Today is Thursday, March 1, the 60th day of 2018. There are 305 days left in the year.

Today's Highlight in History:

On March 1, 1790, President George Washington signed a measure authorizing the first United States Census. (Census Day was Aug. 2, 1790.)

On this date:

In 1565, the city of Rio de Janeiro was founded by Portuguese knight Estacio de Sa.

In 1781, the Continental Congress declared the Articles of Confederation to be in force, following ratification by Maryland.

In 1867, Nebraska became the 37th state as President Andrew Johnson signed a proclamation.

In 1893, inventor Nikola Tesla first publicly demonstrated radio during a meeting of the National Electric Light Association in St. Louis by transmitting electromagnetic energy without wires.

In 1932, Charles A. Lindbergh Jr., the 20-month-old son of Charles and Anne Lindbergh, was kidnapped from the family home near Hopewell, New Jersey. (Remains identified as those of the child were found the following May.)

In 1940, "Native Son" by Richard Wright was first published by Harper & Brothers.

In 1954, four Puerto Rican nationalists opened fire from the spectators' gallery of the U.S. House of Representatives, wounding five members of Congress. The United States detonated a dry-fuel hydrogen bomb, codenamed Castle Bravo, at Bikini Atoll in the Marshall Islands.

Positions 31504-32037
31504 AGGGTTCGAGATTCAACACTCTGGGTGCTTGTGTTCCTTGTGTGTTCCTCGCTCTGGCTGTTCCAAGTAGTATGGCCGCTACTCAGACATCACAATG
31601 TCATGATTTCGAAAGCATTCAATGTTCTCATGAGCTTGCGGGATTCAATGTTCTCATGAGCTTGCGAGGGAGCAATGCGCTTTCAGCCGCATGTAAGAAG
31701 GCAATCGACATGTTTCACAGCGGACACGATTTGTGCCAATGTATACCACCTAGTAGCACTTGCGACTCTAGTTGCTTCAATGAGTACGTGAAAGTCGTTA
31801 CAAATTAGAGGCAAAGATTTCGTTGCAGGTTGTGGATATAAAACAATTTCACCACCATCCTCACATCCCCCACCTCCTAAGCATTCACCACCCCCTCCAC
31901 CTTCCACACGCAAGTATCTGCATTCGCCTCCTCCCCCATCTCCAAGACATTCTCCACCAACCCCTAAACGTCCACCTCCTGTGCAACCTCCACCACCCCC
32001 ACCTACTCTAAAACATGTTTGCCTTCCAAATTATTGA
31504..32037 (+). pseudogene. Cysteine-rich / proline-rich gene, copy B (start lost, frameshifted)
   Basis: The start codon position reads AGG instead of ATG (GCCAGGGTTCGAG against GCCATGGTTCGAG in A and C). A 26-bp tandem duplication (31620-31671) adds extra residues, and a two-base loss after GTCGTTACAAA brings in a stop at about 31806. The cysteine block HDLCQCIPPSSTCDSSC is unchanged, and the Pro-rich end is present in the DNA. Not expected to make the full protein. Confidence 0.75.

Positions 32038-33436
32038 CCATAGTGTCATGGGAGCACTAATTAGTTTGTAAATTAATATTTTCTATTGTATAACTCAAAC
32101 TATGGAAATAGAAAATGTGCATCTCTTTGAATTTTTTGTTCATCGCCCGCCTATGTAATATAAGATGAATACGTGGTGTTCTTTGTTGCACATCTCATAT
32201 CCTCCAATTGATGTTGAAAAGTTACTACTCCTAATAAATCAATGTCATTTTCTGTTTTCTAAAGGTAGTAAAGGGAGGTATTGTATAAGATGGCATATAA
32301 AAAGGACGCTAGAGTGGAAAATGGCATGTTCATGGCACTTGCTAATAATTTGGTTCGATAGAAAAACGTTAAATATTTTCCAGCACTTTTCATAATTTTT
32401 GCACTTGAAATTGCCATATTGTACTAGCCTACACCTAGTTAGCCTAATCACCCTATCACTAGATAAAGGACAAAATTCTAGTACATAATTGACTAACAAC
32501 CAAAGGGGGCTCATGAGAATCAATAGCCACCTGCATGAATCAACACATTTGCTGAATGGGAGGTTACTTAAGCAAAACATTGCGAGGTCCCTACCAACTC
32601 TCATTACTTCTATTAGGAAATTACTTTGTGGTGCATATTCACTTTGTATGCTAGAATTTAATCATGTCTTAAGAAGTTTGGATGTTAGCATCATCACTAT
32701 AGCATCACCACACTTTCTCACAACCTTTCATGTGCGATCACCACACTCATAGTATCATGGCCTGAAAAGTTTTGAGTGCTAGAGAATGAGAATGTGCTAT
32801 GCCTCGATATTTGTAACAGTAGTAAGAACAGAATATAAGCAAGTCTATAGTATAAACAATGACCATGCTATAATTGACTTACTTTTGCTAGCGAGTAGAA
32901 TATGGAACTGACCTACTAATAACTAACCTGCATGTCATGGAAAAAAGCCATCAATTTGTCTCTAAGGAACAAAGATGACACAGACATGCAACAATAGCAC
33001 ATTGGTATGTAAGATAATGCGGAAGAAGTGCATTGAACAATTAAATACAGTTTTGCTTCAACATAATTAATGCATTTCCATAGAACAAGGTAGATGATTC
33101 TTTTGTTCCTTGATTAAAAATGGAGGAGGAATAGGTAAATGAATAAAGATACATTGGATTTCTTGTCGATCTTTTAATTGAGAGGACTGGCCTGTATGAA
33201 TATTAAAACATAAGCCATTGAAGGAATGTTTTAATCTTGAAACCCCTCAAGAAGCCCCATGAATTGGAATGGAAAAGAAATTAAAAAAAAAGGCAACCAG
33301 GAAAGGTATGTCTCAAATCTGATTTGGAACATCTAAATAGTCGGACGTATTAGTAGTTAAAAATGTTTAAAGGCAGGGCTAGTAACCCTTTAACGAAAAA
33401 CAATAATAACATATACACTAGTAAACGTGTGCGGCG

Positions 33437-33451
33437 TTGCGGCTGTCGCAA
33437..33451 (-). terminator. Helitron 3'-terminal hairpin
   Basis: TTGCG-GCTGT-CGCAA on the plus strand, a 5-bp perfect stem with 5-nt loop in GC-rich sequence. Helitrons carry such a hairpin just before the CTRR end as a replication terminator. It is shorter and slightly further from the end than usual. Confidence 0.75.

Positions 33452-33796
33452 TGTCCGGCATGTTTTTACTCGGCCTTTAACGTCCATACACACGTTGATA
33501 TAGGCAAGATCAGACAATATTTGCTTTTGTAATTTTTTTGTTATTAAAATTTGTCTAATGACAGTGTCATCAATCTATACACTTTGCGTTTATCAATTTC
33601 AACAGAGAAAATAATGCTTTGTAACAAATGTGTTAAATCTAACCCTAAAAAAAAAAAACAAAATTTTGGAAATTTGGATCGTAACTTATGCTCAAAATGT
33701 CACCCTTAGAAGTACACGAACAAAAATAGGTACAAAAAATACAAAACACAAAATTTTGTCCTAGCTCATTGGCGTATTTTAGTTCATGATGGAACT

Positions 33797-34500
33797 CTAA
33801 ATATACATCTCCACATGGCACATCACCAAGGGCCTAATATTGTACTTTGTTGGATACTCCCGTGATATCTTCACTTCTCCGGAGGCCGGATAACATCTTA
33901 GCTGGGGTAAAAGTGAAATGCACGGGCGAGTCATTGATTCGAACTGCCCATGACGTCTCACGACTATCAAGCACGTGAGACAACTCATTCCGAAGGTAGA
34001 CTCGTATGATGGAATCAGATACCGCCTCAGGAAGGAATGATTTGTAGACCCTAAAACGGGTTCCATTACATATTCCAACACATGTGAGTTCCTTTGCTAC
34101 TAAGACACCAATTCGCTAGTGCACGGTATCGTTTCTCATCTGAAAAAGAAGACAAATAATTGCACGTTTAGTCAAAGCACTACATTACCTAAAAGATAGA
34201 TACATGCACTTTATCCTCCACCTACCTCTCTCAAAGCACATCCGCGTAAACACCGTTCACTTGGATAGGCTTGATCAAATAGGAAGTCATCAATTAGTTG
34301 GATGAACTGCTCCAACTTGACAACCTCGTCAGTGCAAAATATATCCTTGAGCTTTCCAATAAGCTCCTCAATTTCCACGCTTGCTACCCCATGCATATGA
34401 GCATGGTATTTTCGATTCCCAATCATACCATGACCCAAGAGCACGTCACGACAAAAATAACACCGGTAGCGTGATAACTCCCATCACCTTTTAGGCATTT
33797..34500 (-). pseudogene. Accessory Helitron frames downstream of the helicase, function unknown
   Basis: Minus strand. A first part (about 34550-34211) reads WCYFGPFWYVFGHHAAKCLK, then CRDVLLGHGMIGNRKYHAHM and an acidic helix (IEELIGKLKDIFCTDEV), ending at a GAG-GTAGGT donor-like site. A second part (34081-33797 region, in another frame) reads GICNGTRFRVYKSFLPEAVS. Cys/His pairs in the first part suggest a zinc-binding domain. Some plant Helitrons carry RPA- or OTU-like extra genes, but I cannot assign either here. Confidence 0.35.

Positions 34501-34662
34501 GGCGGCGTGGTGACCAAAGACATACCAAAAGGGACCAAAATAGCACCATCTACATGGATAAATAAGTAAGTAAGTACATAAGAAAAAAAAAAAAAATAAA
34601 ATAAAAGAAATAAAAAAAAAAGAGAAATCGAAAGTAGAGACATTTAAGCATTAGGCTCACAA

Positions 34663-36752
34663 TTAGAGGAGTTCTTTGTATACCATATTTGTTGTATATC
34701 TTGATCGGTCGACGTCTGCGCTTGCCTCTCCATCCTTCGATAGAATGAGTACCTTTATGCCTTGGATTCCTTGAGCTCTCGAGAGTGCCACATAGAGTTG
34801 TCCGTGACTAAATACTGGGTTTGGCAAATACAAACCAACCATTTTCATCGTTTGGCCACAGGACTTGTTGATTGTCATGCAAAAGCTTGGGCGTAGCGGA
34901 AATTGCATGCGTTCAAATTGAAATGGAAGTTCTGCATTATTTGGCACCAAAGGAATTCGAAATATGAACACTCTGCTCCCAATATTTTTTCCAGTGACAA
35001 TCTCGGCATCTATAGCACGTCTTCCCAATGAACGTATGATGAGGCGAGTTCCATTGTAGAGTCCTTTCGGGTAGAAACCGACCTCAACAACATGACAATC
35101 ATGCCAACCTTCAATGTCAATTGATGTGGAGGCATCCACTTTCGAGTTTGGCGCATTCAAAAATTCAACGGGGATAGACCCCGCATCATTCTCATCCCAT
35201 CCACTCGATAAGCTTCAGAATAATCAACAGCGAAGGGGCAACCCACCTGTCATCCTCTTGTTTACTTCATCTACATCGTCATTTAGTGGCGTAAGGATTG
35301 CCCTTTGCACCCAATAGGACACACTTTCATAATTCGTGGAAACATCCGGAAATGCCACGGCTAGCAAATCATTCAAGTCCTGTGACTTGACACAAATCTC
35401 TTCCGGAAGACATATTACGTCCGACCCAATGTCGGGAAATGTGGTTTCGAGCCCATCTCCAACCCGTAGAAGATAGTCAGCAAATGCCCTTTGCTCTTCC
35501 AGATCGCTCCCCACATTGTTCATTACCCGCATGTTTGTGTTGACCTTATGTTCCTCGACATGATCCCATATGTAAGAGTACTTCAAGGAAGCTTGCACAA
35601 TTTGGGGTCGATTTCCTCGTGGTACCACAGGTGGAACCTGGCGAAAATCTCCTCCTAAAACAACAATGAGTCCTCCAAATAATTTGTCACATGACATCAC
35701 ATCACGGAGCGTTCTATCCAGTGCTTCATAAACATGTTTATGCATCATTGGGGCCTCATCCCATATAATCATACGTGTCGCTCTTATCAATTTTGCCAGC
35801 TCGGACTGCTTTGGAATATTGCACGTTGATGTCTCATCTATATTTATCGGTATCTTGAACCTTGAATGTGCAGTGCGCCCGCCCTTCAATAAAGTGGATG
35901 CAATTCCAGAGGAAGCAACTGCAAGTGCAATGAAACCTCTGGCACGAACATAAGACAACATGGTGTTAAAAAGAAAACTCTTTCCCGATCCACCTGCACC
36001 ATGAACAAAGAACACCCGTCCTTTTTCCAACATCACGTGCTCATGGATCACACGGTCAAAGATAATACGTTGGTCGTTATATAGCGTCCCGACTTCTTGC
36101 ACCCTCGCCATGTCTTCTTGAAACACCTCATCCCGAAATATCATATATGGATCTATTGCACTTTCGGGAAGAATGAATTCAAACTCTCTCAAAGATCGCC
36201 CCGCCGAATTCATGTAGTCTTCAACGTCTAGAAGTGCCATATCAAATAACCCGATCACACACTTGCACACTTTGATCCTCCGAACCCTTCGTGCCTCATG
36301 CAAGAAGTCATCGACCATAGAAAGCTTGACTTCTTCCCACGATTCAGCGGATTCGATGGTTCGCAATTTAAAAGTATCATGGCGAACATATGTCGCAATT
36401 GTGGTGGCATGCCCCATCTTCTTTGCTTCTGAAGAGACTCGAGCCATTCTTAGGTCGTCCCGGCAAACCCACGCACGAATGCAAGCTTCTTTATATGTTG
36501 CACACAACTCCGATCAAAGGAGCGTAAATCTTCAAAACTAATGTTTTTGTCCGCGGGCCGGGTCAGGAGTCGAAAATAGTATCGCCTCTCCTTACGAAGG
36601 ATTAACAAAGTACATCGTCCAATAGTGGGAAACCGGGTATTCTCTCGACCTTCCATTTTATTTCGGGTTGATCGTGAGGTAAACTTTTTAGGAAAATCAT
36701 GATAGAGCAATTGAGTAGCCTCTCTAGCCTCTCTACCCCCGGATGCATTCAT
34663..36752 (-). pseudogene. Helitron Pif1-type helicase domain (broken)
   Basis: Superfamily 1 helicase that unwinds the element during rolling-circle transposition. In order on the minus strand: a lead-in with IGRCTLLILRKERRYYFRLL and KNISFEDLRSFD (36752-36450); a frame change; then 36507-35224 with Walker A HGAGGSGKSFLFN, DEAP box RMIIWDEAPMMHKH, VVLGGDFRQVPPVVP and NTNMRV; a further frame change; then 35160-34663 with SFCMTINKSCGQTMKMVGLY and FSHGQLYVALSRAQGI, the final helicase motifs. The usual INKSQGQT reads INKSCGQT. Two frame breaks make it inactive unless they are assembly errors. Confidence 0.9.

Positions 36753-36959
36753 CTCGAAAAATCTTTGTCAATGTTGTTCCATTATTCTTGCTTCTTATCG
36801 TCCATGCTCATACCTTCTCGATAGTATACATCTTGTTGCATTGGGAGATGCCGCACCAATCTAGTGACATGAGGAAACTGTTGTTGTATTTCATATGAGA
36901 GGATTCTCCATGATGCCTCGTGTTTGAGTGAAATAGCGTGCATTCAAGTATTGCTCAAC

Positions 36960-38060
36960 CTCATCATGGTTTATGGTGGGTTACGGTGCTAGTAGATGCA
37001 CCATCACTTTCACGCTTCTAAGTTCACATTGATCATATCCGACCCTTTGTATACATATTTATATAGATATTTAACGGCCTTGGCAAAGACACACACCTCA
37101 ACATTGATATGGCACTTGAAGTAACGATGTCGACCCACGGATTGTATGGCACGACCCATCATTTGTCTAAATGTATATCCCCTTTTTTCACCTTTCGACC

In 1961, President John F. Kennedy signed an executive order establishing the Peace Corps.

In 1968, Johnny Cash married June Carter at the First Methodist Church in Franklin, Kentucky.

In 1971, a bomb went off inside a men's room at the U.S. Capitol; the radical group Weather Underground claimed responsibility for the pre-dawn blast.

In 1981, Irish Republican Army member Bobby Sands began a hunger strike at the Maze Prison in Northern Ireland; he died 65 days later.

In 1990, the controversial Seabrook, New Hampshire, nuclear power plant won federal permission to go on line after two decades of protests and legal struggles.

Ten years ago:

President George W. Bush, speaking at his Texas ranch, declined to promise more U.S. troop withdrawals from Iraq before leaving, underscoring the need for a strong military presence during Iraqi provincial elections. The USS New York, an amphibious assault ship built with scrap steel from the ruins of the World Trade Center, was christened at Avondale, Louisiana. New York's famed Plaza Hotel reopened after a three-year, $400 million renovation.

Five years ago:

President Barack Obama, still deadlocked with Republican congressional leaders, formally enacted $85 billion in across-the-board spending cuts a few hours before the midnight deadline required by law. Actress Bonnie Franklin, who played divorced mom Ann Romano on the long-running sitcom "One Day at a Time," died in Los Angeles at age 69.

One year ago:

Former Montana Rep. Ryan Zinke was sworn in as secretary of the Interior Department by Vice President Mike Pence, hours after being confirmed by the Senate by a vote of 68-31.